Author + information
- John P. Kane, MD∗ ()
- Department of Medicine, Cardiovascular Research Institute, University of California, San Francisco, California
- ↵∗Reprint requests and correspondence:
Dr. John P. Kane, University of California, San Francisco, 555 Mission Bay Boulevard South, San Francisco, California 94158.
The view is now emerging that, despite evidence that there are a number of mechanisms involved in atherogenesis, the contributions of elevated levels of atherogenic lipoproteins containing apolipoprotein B-100, especially low-density lipoproteins (LDL), are assuming a dominant role. Observations on genetic variants, such as loss-of-function mutations at the PCSK9 locus, tell us that distinctly low levels of LDL are attended with a very low risk for atherosclerotic heart disease, suggesting that therapeutic goals should be lower than those established in the past (1). It is also apparent that a significant number of patients are either unable to reach appropriate levels of LDL with currently available therapeutic agents or are intolerant of those medications. The 3-hydroxy-3-methylglutaryl coenzyme A (HMG-CoA) reductase inhibitors (“statins”) are the most potent agents now available. Their activity can be enhanced dramatically by the addition of emerging antibodies that disable the PCSK9 protein, with the effect of increasing the functional endurance of the receptors. However, both of these therapeutic strategies are dependent on the existence of a functionally significant population of receptors and, failing the discovery of small-molecule inhibitors of PCSK9, will require the employment of expensive antibody therapeutics if that target is to be included. Thus, for those patients who lack sufficient numbers of functional receptors or who are drug intolerant, new avenues of therapy are needed.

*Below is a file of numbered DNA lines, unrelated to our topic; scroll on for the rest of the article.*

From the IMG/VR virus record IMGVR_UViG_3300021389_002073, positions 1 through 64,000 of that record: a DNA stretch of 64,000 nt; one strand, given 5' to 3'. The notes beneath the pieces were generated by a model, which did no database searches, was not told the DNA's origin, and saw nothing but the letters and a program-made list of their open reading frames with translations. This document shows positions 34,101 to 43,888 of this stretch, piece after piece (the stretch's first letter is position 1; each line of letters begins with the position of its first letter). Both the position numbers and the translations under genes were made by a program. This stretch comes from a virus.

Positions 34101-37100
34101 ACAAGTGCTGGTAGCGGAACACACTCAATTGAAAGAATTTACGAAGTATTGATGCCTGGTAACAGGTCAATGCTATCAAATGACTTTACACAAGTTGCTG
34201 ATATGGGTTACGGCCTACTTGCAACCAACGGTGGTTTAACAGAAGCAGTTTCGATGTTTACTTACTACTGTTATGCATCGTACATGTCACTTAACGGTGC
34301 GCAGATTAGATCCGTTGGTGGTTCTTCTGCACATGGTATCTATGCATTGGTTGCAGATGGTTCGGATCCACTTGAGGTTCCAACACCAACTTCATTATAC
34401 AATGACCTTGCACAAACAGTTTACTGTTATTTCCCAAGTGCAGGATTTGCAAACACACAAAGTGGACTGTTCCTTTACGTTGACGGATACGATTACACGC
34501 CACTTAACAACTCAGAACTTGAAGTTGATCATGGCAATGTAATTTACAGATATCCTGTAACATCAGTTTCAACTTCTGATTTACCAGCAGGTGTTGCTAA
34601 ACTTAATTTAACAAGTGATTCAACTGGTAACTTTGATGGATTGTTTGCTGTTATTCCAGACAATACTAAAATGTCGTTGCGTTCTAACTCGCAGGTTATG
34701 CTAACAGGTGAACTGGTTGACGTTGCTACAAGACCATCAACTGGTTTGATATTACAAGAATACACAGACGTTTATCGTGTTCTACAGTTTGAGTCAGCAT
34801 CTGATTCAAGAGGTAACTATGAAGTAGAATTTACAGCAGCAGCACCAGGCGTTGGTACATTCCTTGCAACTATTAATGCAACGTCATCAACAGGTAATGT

In this issue of the Journal, Ballantyne et al. (2) introduce a novel dual-effect, small-molecule therapy that plays 2 crucial roles in the central control pathways for lipids and carbohydrates. The first involves inhibition of adenosine triphosphate citrate lyase, the enzyme crucial for the production of adenosine triphosphate citrate essential to the synthesis of both fatty acids and cholesterol. The second effect attributable to this single, small molecule is the activation of adenosine monophosphate activated protein kinase (AMPK)—resident in the liver, striated muscle, and the brain—the protein that is at the heart of the directional control of energy substrates. It is effectively a sensor of the energy-depleted form of adenosine triphosphate (ATP) (i.e., AMP) and thus is able to redirect energy substrates at the time of need, such as during skeletal muscle activity. Its effect is concerted in several coordinated pathways, all of which increase the uptake and consumption of glucose and fatty acids and inhibit anabolic processes. These include increased beta-oxidation of fatty acids, gluconeogenesis, and increased numbers of mitochondria in the cell (3). There is evidence that AMPK also plays a role in the increased metabolic activity of mitochondria, at least in response to acute exercise, an activity that would contribute further to the consumption of fatty acids. In this setting, AMPK increases the activity of the peroxisome proliferator-activated receptor (PPAR)-gamma coactivator-1 (PGC)-alpha, a transcription factor with a recognized role in the regulation of genes involved in ketogenesis and gluconeogenesis. This activity suggests that possible synergy could exist with PPAR-gamma agonists. At the same time, the activation of AMPK decreases the synthesis of cholesterol and of fatty acids and, thus, of triglycerides. Also, the complement of the Glut-4 glucose transporter in striated red muscle fibers is increased by translocation, an effect associated with exercise (4,5). In addition, AMPK appears to increase the phosphorylation of glucose by hexokinase in muscle cells, favoring the flux into muscle (4).